Backers of Medicaid expansion in a number of red states see hope from voter initiatives in Idaho, Utah and Nebraska and are mulling whether they too can override opposition from their Republican leaders.
Voters in those three states last week cast their ballots to broaden access the federal health program to a greater spade of low-income individuals. The exception was Montana, which voted down a bid to continuing its Medicaid expansion program (though there is a chance the state legislature will vote to continue funding for the program).
Still, the victories are inspiring expansion backers from Missouri, Mississippi and Oklahoma that have found themselves boxed out by Republican lawmakers unwilling to extend health coverage to more low-socioeconomic status residents. It comes as polls show public support for the program.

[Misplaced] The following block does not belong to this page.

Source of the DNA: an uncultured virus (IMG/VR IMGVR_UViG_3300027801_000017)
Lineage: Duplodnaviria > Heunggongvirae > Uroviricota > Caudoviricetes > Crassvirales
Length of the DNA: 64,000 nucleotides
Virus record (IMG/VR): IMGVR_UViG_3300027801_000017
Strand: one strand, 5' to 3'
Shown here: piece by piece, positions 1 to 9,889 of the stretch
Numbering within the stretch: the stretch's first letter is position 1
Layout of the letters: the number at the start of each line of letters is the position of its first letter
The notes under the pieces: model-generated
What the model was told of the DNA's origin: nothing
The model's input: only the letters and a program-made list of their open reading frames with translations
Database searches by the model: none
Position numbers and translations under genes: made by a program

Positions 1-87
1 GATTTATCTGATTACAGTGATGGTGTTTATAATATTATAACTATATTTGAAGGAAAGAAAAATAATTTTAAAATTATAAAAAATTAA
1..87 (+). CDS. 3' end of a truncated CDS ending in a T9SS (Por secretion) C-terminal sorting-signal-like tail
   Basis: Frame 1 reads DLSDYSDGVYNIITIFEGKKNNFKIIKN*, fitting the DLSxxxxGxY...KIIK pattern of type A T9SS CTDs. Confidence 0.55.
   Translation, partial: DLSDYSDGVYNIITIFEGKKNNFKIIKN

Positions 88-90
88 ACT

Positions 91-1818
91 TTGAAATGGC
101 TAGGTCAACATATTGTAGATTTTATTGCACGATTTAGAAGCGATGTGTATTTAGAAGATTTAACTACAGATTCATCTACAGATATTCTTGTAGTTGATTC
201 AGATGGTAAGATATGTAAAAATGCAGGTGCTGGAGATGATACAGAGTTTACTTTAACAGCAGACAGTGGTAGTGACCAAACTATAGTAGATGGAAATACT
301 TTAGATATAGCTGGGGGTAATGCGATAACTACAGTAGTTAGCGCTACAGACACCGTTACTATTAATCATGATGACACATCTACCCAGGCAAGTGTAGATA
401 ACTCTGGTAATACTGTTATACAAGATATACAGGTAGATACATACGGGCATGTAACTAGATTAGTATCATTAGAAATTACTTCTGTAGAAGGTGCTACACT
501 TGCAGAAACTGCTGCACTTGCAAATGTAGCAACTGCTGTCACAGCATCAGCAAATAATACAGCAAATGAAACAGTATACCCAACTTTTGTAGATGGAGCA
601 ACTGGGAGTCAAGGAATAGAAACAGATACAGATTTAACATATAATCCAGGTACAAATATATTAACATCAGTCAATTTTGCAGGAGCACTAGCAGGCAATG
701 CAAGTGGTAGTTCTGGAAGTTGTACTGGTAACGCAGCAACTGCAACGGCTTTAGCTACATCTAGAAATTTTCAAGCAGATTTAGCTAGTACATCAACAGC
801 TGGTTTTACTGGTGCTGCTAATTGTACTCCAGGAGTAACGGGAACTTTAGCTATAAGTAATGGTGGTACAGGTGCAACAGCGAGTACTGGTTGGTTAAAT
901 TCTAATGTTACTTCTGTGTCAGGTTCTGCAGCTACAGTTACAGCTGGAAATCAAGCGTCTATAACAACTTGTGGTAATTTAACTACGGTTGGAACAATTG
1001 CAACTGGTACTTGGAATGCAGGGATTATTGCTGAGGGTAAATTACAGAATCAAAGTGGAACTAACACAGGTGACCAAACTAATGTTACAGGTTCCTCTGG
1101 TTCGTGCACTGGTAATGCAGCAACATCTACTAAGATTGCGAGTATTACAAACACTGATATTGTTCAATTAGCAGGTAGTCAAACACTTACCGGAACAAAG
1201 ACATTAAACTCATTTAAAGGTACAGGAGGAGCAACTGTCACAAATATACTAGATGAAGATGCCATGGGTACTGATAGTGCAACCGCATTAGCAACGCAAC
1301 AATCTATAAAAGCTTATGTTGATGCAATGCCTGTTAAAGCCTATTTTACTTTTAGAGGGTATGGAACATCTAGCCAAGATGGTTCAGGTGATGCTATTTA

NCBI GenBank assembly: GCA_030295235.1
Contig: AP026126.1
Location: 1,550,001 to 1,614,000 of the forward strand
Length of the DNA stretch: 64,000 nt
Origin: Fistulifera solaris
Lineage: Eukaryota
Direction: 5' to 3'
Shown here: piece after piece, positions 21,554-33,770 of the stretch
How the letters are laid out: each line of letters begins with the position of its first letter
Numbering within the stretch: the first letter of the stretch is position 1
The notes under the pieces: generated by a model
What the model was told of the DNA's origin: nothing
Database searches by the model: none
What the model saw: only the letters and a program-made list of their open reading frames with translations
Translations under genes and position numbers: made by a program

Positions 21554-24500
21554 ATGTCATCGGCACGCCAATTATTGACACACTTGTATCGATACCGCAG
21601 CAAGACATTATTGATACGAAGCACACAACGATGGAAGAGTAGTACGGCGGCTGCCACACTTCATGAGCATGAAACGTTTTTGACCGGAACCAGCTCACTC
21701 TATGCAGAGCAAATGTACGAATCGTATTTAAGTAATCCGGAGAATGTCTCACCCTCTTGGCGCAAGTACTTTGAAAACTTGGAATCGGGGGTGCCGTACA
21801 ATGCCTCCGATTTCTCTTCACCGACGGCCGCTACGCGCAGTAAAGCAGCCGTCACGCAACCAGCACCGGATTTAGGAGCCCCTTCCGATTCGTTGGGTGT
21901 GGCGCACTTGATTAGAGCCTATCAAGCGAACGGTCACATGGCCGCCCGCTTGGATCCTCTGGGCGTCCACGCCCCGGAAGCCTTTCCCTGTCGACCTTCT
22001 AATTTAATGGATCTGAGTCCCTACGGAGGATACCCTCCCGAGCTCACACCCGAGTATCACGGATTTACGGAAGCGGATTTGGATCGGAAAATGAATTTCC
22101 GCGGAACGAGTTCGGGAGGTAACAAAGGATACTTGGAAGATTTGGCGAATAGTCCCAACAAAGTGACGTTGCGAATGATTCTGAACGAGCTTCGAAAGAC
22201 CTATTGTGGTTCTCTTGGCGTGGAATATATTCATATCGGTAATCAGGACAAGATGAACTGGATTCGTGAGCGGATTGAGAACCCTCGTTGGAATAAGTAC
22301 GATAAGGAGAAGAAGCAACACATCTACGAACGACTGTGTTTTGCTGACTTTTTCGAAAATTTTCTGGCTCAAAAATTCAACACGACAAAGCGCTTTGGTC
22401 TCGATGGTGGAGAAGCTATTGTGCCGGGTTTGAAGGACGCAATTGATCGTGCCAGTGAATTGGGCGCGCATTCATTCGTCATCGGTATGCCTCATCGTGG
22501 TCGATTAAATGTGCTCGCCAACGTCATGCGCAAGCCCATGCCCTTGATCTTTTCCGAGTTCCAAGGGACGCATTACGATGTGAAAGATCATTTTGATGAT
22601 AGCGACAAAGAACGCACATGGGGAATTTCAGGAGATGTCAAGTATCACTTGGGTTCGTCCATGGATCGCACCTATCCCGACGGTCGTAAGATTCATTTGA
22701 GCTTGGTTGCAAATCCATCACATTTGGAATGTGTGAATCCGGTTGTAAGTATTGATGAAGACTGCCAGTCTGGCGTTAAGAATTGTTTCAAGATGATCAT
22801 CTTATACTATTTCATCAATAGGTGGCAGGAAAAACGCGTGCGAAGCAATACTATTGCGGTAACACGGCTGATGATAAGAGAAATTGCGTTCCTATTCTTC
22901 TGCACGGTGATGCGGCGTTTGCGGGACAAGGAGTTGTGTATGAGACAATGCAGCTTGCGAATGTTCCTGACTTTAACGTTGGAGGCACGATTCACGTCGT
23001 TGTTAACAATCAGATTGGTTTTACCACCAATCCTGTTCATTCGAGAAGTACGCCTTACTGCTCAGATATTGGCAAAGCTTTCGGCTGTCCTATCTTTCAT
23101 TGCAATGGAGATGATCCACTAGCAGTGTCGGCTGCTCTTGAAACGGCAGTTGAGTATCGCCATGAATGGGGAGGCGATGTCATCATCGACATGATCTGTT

"Folks here have seen the success of ballot initiatives in other states and would certainly consider beginning the process to putting this on the ballot in 2020 if the legislature doesn't act," David Blatt, executive director of the Oklahoma Policy Institute, told Healthcare Dive.
Many would prefer the legislature act first on Medicaid expansion, he said, noting there is a new governor and a large contingent of freshman lawmakers. But Oklahoma's new governor, Republican Kevin Stitt, does not support expanding the program.
As stakeholders in other states eye a ballot initiative, they're also concerned about the cost.
"For a state like Mississippi, there's not a whole lot of resources to do it," Roy Mitchell, executive director of Mississippi Health Advocacy Program, told Healthcare Dive.